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Christmas and New Year in the 1920s

The first-foot had to be tall dark and masculine.

I was born in April 1918 in Gateshead, where I lived with my parents and five brothers and sisters.  The people there were poor but of good character.  I remember my childhood very clearly.  Once, a friend and I took one of Mam’s china spaniels for a walk to the park with a piece of string round its neck.  The dog fell over of course, and the head came off!  We hurriedly stuck it on with condensed milk and put the dog back in its place.  I can’t remember now what happened afterwards.


At Christmas we made all our decorations ourselves.  We linked coloured paper together to form chains to hang up and made a mistletoe from barrel hoops and decorated it with tinsel and shiny bright baubles.  Lovely!  The New Year had to be welcomed in with a clean house and a shiny hearth.  The dead embers were carried out, the hearth whitewashed, and the fender and tidy polished with Mepo and emery paper.  Paper was then placed over the whole area to keep it spotless until 12 o’clock Midnight.  Coal and salt were placed outside ready for the first-foot to bring in, to ensure prosperity for the New Year.  The first-foot had to be tall, dark and masculine.  He usually got a whisky for the job.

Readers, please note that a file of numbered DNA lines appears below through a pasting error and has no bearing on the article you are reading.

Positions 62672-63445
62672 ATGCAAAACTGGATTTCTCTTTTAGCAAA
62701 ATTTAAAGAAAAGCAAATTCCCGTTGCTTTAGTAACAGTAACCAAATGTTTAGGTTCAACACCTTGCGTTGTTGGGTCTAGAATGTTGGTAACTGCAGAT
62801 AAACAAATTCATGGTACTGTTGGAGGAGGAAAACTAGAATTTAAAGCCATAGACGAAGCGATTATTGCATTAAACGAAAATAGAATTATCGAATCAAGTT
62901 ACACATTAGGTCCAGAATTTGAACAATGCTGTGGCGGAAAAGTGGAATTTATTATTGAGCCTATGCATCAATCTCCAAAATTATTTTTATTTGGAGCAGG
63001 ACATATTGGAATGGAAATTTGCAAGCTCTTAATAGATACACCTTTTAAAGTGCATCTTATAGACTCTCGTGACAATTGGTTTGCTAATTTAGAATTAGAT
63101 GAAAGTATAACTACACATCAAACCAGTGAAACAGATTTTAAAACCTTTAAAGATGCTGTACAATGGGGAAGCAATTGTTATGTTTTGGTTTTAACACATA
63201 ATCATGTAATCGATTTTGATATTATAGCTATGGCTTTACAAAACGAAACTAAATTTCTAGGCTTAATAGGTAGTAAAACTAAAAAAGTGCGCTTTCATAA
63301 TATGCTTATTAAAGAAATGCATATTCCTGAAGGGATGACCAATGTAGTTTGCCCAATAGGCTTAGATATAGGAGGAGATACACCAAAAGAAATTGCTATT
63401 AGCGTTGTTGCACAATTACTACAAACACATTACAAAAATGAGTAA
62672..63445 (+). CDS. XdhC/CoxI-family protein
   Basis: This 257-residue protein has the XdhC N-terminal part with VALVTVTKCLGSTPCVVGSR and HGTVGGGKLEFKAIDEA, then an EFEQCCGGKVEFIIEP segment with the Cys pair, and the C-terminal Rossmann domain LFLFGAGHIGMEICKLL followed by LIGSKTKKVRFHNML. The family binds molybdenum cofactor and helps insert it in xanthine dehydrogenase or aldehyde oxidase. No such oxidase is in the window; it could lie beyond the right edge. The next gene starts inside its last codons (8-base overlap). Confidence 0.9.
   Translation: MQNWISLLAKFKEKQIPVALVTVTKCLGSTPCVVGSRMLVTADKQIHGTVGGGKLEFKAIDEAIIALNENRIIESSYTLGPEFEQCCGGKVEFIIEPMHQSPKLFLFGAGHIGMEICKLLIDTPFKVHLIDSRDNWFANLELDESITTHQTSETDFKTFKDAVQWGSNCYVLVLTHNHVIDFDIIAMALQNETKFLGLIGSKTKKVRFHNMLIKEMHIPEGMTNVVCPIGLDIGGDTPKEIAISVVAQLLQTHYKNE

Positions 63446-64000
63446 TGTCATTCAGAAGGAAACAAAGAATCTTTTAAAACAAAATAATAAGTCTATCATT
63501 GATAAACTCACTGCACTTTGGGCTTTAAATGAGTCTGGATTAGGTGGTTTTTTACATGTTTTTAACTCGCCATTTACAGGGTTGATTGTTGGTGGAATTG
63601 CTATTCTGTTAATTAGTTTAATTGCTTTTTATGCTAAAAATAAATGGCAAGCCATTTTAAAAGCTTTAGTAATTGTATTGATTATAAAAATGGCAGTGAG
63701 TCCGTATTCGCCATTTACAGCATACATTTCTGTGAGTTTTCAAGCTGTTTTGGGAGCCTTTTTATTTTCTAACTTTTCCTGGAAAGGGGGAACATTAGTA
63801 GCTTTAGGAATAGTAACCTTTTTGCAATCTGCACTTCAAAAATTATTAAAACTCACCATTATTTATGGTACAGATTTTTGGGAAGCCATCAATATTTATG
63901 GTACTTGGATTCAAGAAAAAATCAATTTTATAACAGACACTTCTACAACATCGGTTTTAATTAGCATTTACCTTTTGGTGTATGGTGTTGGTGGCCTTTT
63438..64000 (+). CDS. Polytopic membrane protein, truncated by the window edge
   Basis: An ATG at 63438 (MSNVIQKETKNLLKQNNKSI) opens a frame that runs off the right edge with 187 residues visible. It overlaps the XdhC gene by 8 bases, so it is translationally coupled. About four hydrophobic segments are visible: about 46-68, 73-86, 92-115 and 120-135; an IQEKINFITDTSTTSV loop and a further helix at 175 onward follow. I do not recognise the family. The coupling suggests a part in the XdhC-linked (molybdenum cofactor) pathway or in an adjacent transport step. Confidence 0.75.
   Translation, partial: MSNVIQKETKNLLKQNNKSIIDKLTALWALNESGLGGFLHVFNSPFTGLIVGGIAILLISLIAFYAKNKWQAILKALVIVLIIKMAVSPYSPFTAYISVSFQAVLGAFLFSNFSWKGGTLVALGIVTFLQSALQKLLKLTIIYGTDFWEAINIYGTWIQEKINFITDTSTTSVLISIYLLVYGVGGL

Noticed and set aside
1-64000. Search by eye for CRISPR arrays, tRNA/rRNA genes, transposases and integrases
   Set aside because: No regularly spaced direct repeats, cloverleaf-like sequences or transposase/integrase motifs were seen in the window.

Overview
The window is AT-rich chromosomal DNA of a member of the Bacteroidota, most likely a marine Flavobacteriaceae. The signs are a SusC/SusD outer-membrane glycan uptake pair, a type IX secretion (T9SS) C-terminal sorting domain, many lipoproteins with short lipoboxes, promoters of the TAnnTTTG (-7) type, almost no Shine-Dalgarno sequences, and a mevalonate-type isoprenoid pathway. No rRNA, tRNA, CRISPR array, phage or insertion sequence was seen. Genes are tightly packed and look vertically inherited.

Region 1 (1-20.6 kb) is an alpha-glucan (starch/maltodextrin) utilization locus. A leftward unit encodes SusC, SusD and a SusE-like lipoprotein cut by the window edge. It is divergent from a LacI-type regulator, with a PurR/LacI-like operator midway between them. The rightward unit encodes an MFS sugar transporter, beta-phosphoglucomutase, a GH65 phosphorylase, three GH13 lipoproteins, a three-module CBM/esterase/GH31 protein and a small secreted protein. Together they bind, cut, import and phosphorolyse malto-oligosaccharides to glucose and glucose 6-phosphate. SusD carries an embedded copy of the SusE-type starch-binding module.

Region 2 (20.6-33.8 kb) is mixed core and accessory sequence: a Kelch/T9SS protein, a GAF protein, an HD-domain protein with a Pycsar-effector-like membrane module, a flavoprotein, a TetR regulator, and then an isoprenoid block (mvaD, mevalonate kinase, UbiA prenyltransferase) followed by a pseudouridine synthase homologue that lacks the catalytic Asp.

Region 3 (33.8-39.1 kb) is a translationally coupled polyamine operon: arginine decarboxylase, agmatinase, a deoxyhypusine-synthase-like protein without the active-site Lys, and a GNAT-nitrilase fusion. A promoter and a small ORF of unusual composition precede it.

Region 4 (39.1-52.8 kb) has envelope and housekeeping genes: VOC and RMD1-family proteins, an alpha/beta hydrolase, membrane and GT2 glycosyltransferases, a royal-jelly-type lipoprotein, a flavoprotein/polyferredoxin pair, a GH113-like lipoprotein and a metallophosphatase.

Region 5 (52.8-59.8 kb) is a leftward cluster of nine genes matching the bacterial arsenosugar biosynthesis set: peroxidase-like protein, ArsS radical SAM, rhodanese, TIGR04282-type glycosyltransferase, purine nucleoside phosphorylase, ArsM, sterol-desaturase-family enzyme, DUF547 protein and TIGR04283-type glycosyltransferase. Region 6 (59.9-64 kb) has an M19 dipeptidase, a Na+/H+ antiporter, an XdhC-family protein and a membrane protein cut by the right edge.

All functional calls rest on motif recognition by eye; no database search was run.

I am 86 now and have lots of good friends but it is nice to look back over your life.  We all have a tale to tell.

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